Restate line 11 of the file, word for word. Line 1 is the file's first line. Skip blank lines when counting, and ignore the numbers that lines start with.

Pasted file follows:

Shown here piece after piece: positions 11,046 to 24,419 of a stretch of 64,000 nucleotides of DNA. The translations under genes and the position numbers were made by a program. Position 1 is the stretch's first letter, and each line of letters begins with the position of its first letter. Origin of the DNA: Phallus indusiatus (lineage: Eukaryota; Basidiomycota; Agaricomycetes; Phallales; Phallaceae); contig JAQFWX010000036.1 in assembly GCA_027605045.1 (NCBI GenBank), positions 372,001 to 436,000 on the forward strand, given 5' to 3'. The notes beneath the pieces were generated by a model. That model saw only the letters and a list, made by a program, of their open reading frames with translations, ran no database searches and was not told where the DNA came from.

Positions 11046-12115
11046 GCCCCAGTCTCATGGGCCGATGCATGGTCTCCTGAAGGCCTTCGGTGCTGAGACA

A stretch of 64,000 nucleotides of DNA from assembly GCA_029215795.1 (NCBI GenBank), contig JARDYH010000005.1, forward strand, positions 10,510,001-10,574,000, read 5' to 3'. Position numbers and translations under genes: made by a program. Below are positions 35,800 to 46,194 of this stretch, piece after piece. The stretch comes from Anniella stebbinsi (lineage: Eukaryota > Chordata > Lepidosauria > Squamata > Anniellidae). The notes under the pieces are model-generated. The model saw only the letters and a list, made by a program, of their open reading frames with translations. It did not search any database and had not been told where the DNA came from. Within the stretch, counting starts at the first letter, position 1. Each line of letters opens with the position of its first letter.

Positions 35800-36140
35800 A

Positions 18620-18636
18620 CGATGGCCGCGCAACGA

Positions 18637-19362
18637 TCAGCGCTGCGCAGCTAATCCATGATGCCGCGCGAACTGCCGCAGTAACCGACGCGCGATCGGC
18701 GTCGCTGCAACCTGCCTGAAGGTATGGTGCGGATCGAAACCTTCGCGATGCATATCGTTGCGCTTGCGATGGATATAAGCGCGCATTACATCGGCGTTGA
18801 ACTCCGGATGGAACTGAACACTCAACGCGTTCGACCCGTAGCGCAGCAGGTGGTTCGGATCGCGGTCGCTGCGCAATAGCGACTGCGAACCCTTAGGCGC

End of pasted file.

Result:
18701 GTCGCTGCAACCTGCCTGAAGGTATGGTGCGGATCGAAACCTTCGCGATGCATATCGTTGCGCTTGCGATGGATATAAGCGCGCATTACATCGGCGTTGA